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Accounting shadow benefits of non-market food through food-sharing networks on Hachijo Island, Japan

Tatebayashi, Kana, Kamiyama, Chiho, Matsui, Takanori, Saito, Osamu, Machimura, Takashi
Sustainability science 2019 v.14 no.2 pp. 469-486
accounting, financial economics, fruits, home gardens, household expenditure, interviews, nutrients, nutritive value, potatoes, questionnaires, rural areas, seafoods, surveys, sustainability science and engineering, Japan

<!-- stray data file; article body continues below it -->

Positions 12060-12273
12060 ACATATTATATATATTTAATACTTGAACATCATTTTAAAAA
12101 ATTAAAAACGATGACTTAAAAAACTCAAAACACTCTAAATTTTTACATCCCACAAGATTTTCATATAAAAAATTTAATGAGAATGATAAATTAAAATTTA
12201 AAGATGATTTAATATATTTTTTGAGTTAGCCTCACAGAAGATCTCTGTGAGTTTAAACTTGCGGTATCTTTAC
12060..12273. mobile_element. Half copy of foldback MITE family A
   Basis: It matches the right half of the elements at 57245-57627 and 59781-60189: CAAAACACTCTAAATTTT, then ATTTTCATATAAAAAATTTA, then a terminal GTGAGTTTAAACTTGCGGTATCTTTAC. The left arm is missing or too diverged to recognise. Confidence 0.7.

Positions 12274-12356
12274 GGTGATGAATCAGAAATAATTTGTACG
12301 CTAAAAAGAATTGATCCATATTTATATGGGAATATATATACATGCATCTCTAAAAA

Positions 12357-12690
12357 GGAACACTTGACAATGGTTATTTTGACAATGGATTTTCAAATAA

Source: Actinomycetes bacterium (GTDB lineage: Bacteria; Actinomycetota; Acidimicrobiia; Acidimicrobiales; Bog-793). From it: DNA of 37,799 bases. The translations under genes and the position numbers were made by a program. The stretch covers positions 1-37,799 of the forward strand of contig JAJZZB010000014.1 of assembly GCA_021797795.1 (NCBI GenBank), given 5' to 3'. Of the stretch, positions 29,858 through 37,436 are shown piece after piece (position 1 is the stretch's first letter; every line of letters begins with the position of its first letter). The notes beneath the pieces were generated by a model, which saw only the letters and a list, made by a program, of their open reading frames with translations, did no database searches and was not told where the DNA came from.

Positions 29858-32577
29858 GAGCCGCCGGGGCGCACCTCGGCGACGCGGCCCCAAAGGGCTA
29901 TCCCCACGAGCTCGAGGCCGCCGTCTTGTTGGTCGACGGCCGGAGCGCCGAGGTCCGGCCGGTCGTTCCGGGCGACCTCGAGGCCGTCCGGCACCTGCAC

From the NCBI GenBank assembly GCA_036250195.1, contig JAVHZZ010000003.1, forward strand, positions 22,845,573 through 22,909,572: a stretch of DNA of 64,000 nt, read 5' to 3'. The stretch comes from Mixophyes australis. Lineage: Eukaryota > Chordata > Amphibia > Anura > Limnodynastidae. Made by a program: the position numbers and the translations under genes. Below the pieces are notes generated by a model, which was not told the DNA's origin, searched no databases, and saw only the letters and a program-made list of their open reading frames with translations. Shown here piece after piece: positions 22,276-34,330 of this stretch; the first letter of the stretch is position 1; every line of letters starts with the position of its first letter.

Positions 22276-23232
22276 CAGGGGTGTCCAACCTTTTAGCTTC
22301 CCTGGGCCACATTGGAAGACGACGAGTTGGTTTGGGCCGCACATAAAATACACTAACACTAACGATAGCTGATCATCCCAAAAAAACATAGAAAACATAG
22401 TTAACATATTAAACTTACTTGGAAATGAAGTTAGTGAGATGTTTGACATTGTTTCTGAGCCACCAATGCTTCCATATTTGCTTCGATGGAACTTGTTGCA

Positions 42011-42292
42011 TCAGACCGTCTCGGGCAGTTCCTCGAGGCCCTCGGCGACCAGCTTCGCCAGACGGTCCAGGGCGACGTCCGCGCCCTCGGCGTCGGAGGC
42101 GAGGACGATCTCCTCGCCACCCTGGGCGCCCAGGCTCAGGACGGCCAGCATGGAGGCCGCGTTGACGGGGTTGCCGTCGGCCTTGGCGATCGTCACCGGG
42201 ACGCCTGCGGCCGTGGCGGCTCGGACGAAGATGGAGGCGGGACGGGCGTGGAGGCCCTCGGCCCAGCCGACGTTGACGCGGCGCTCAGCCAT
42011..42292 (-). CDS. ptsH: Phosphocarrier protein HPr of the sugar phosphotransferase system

People in rural areas often grow foods in their home gardens and share them through food-sharing networks. Besides the obvious economic benefits, such shared food via non-market transactions enriches the inhabitants’ lives by strengthening their social relationships and nutritional quality. These shadow benefits of non-market food are qualitatively recognized, but have not been fully integrated into formal accounting systems. Thus, the present study quantifies the shadow benefits of food-sharing networks by considering the non-market food distribution on Hachijo Island, Japan. Based on interviews and questionnaire surveys, we graphically visualized the structure of the food-sharing networks and the seasonality of the shared-food species. The study revealed the proportions of foods acquired through self-production, sharing networks and purchases by systematic food category, and quantified the monetary and nutritional values of the non-market foods. The island residents shared various seasonal foods within and beyond the island, and the non-market food was beneficial to their health. More than 20% of the islanders’ annual consumption of potatoes, vegetables, seafood, and fruits were obtained through the food-sharing networks. Non-market food largely saved the household expenditure and provided a wide variety of nutrients. As future perspectives of food-sharing networks, we suggest balancing market-based and non-market food provisions, promoting local production for local consumption, and designing local food resilience in disaster events.